Basic protection

As if the coronavirus that originated in China and which has now spread to several countries were not bad enough, people also have to contend with a slew of information that confounds and fans fear about the virus.

The BBC has compiled the various attempts at misinformation that has likewise spread to many countries, facilitated by the Internet. Among them are: False health advice, shared by many social media users, have circulated the Internet and included valid and non-valid suggestions on how to cure or prevent the disease. Keeping the throat moist, avoiding spicy food or cold/preserved food and drinks for 90 days, and drinking garlic water are among these supposedly helpful steps.

Basic protection

However, the World Health Organizations’s only official advice is for people to avoid consuming raw or undercooked animal products, as there is no vaccine yet for this kind of virus.

Some videos have also attempted to show the origin of the virus—the consumption of bat soup in China.

Others suggest the virus has been known for years, and that the current outbreak has been deliberately manufactured to attract funds for the development of a vaccine.

Other posts hint that the virus is part of a biological weapons program of China, even quoting a supposed Israeli military intelligence officer. Yet another post linked the virus to a supposed policy breach at a laboratory in Canada, where a researcher—reported to have gone to a biosafety facility in Wuhan several times—had been suspended. The researcher and her husband were said to have been a “spy team.”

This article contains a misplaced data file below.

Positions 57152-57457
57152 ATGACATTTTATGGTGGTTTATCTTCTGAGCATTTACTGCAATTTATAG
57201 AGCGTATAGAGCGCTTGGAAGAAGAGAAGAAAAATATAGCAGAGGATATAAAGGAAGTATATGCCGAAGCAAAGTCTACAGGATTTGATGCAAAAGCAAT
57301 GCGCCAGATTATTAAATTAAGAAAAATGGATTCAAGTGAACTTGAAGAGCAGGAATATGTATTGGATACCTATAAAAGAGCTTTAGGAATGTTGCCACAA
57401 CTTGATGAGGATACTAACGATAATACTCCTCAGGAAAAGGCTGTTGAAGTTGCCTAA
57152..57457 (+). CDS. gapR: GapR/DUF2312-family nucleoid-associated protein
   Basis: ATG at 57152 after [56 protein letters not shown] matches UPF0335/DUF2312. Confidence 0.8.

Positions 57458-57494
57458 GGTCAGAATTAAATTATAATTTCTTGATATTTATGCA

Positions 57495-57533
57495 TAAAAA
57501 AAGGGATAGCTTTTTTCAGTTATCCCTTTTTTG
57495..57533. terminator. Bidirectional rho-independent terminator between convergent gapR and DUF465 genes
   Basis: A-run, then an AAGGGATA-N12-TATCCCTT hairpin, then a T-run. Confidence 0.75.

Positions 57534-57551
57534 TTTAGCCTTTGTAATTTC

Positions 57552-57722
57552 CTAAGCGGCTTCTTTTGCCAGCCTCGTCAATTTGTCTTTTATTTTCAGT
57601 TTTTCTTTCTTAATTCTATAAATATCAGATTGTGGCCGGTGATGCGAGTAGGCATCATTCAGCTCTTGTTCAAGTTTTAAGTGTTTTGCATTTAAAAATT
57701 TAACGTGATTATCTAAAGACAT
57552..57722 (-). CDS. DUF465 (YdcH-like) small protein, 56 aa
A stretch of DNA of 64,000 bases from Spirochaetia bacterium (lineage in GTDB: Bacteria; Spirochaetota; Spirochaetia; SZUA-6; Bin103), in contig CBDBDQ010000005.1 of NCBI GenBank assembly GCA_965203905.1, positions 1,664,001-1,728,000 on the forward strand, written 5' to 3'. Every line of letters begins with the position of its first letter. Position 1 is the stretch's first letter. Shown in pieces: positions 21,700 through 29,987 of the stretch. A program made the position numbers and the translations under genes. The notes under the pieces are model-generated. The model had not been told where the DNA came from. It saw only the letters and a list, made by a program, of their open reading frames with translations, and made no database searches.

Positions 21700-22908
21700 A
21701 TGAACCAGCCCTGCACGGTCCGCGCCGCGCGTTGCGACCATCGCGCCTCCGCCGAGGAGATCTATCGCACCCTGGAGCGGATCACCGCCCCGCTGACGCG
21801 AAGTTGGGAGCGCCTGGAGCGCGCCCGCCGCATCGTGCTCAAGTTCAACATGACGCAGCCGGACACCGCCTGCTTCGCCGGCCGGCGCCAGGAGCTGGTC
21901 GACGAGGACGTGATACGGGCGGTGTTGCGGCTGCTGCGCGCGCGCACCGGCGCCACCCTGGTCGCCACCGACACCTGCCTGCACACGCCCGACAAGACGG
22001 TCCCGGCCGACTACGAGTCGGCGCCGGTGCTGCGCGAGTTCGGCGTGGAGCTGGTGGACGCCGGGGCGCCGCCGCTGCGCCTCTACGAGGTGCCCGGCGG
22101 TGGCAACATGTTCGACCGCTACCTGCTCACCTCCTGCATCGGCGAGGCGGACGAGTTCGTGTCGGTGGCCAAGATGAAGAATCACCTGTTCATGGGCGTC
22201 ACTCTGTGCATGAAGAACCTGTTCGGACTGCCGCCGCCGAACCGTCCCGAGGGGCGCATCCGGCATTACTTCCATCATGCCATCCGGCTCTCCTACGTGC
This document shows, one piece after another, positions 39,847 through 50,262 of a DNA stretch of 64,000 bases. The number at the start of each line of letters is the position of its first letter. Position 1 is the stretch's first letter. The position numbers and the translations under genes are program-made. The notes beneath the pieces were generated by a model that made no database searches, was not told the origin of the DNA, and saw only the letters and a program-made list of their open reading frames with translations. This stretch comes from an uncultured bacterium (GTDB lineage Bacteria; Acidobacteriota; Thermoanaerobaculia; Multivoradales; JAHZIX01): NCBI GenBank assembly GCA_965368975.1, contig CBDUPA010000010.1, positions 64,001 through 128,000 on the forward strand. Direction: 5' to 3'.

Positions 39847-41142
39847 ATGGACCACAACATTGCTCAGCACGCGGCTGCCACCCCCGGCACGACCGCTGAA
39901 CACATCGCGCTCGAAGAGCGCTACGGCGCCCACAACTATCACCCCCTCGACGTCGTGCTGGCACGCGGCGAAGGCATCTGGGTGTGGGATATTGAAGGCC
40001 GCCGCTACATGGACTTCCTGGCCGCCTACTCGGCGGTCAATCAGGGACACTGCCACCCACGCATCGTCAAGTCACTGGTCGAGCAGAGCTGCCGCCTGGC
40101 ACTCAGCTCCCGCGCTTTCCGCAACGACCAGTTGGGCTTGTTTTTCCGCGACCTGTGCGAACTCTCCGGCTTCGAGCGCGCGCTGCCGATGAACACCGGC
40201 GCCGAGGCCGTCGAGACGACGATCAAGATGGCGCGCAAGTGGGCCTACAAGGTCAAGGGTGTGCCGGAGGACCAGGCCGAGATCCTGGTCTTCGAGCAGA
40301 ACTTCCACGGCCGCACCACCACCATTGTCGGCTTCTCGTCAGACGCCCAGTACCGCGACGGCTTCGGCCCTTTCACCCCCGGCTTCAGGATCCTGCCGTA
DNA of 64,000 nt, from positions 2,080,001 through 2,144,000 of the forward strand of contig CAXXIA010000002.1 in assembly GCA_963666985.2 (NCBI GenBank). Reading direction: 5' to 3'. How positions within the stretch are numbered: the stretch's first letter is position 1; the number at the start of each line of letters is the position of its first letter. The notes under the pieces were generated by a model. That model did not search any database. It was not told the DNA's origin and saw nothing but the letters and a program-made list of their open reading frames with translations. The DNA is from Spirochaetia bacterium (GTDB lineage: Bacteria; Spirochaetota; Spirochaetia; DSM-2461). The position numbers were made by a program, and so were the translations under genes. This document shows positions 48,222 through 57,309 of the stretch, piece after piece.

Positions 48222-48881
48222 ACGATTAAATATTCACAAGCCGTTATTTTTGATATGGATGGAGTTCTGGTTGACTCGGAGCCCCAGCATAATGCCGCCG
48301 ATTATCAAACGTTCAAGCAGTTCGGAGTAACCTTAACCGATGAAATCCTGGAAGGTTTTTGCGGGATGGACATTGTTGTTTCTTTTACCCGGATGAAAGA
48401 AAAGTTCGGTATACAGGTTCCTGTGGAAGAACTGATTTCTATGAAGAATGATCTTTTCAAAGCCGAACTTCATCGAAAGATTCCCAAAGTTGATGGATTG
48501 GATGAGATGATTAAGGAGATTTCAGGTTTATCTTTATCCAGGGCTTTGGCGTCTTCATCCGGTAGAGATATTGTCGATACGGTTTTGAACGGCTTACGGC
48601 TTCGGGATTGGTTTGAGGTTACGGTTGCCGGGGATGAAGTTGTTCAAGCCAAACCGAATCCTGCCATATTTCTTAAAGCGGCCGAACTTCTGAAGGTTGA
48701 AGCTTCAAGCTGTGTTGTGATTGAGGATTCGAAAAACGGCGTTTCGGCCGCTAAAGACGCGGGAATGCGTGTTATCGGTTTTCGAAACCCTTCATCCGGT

A supposed whistleblower video showed a woman in a protective suit making claims about the virus, for instance, that it has had a second mutation which can infect up to 14 individuals.

Efforts to fact check all these claims are under way and should be aggressively pushed as the search for a cure to the virus.

In the meantime, amid our collective anxiety and fear for our and our loved ones’ health, we need only to keep the basics in mind. Regularly washing our hands, covering hands and mouth when sneezing or coughing, and staying home when there is no urgent need to go out.

Add to that being discerning about the information we receive, believe and pass along, ensuring that we do not fan speculation, and relying only on official statements and credible sources.

Topics: Editorial , Basic protection , coronavirus , China , World Health Organizations , WHO , fake news , misinformation ,
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